“Oh my God! What was that?” Amber sprang up on her elbows, shaking. She knew she wouldn’t be able to sleep now and swung her legs around to the side of her bed and stood. “Mom, you were right,” she said to the air. “This was an insane idea. I have lost my mind! God! Why didn’t I listen to her?”
She trudged off to the kitchen to make coffee and saw that it was a little after four in the morning. Maybe when daylight hit she could go back to bed for a little while. Maybe she would sleep then. Maybe. Maybe she’d just switch around. She’d sleep in the daytime and stay awake at night. Only then, she wouldn’t be able to paint the beautiful scenery. It would be too dark. “Dammit!” she swore and sat down to the table to wait for her coffee.
Clifford Braz sat aside his long-handled axe, wiped the sweat off his brow with the sleeve of his red and white flannel jacket and looked towards his cabin – Time for breakfast. After chopping wood for the fireplace, he was ravenous.
Soon it would be fall and he’d have to seriously speed up his chopping wood for winter. Right now, he was just hungry. He strode back into his cabin, sat his iron skillet on the burner and turned on the gas. He had propane for cooking, just in case the power went out. Electricity was something he didn’t rely on too much in the backwoods.
Clifford cooked four slices of bacon, three eggs, two pieces of toast and a pot of coffee, sat down to his little round table in the corner of his kitchen and began to eat. His gaze went to the small window in the top of his back door. The wind was blowing through the treetops, causing them to sway, looked as though fall was already here.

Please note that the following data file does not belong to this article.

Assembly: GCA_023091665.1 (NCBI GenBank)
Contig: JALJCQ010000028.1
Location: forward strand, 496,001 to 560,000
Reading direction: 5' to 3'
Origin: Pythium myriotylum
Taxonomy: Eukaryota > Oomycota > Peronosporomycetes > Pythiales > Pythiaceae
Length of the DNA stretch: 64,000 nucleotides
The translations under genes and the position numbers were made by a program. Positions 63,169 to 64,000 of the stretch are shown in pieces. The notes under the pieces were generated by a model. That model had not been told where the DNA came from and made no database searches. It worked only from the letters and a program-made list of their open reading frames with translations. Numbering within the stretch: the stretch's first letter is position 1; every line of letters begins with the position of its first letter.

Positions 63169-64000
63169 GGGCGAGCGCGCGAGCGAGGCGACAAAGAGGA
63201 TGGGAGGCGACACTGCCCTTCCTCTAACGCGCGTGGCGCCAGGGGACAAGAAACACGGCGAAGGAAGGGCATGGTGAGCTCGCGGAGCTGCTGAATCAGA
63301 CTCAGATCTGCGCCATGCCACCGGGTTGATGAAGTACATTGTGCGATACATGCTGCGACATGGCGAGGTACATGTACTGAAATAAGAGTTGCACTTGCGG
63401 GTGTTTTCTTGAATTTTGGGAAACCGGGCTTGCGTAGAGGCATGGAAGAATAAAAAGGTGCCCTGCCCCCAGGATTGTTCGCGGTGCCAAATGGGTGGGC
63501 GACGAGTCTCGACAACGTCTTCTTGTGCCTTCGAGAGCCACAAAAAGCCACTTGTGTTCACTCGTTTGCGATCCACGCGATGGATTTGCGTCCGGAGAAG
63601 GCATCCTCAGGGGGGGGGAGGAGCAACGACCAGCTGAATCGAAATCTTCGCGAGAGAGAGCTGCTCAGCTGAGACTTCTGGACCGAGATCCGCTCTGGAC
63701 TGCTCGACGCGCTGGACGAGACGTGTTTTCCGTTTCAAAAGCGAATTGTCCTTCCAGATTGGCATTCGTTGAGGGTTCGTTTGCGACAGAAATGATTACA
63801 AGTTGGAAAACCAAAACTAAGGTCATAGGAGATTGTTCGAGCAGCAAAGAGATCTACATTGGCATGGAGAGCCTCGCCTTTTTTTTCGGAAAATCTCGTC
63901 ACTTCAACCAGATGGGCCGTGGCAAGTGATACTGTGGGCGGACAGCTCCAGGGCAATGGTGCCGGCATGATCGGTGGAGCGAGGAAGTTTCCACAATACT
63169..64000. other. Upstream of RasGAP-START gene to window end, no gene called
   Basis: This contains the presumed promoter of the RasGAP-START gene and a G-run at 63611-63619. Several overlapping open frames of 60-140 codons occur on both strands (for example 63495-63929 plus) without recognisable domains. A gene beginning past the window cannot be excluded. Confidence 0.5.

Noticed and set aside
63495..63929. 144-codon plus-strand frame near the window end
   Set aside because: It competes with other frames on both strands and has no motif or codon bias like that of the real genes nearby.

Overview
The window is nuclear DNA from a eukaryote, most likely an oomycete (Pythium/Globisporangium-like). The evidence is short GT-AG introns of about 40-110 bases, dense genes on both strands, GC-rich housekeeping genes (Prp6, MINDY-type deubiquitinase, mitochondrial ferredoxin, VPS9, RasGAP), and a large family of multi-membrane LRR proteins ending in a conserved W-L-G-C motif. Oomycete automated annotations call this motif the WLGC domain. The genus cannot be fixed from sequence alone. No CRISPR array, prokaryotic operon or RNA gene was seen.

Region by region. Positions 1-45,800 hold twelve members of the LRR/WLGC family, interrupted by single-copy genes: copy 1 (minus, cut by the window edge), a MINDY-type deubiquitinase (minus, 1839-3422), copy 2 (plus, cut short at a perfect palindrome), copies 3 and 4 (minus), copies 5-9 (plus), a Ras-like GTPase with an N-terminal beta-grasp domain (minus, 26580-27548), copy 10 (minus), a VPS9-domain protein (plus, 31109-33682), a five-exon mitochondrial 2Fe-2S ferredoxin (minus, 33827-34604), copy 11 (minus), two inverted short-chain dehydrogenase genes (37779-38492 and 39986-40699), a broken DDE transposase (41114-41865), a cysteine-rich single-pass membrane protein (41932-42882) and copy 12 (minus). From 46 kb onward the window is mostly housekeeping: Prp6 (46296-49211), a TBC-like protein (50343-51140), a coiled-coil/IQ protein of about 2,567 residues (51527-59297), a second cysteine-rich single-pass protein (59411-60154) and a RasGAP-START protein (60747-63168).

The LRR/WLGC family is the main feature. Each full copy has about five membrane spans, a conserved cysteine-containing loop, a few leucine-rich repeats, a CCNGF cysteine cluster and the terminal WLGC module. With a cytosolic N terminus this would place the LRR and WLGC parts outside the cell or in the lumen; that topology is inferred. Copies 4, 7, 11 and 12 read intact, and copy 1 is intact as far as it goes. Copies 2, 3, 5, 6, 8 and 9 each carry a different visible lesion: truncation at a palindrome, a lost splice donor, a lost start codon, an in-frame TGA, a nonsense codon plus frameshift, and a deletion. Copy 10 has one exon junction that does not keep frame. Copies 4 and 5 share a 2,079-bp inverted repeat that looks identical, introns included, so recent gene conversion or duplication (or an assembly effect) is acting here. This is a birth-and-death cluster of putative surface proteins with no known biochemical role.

His thoughts wandered to the strange sounds he’d heard early in the morning. Thought he’d heard someone screaming, but out here in the thick woods, one heard all kinds of noises, especially at night. Owls, fox, deer, wolves, bears, you name it, roamed through the forest all during the night. Some of them made some really chilling sounds. If a body wasn’t used to it, it could be downright frightening.
An unexpected knock at the front door caught him by surprise. No one ever came around. No one! He’d just barely began to eat, so he sat his plate aside and grudgingly went to see who it was that was interrupting his breakfast. He was really surprised then to see Park Ranger Grady Brown standing there, looking all professional in his green uniform and tan, broad-brimmed hat.
“Hi! Grady. Can I help you?” he asked, brow furrowed, questioning.
Grady was stoic. “I hope so. We found some dead campers this morning, down about a mile from here. Man and a woman. Mid thirties.”
This was a first for Clifford. Other than his wife’s mysterious death three years prior, nothing like this had ever happened since he’d built his cabin some ten years ago. “Bear? You think?” He stepped aside and let Grady in.
The ranger nodded appreciatively. “Not really sure. Could be. Right now, it appears to be some kind of animal attack… Bit unusual. Whatever it was went for their throats. Both white as sheets as though all the blood was drained from their bodies. We’ll know more when the coroner examines them – Just wondered if you heard anything out of the ordinary?”
“As a matter of fact, I did hear some bizarre screaming early this morning… around four or so. As you know, I’ve lived here for years. Get some really weird noises from the animals at night. Chalked it off as to being just that. But, I did notice it. Thought maybe a bear had tackled itself a deer. Deer can kind of scream sometimes.”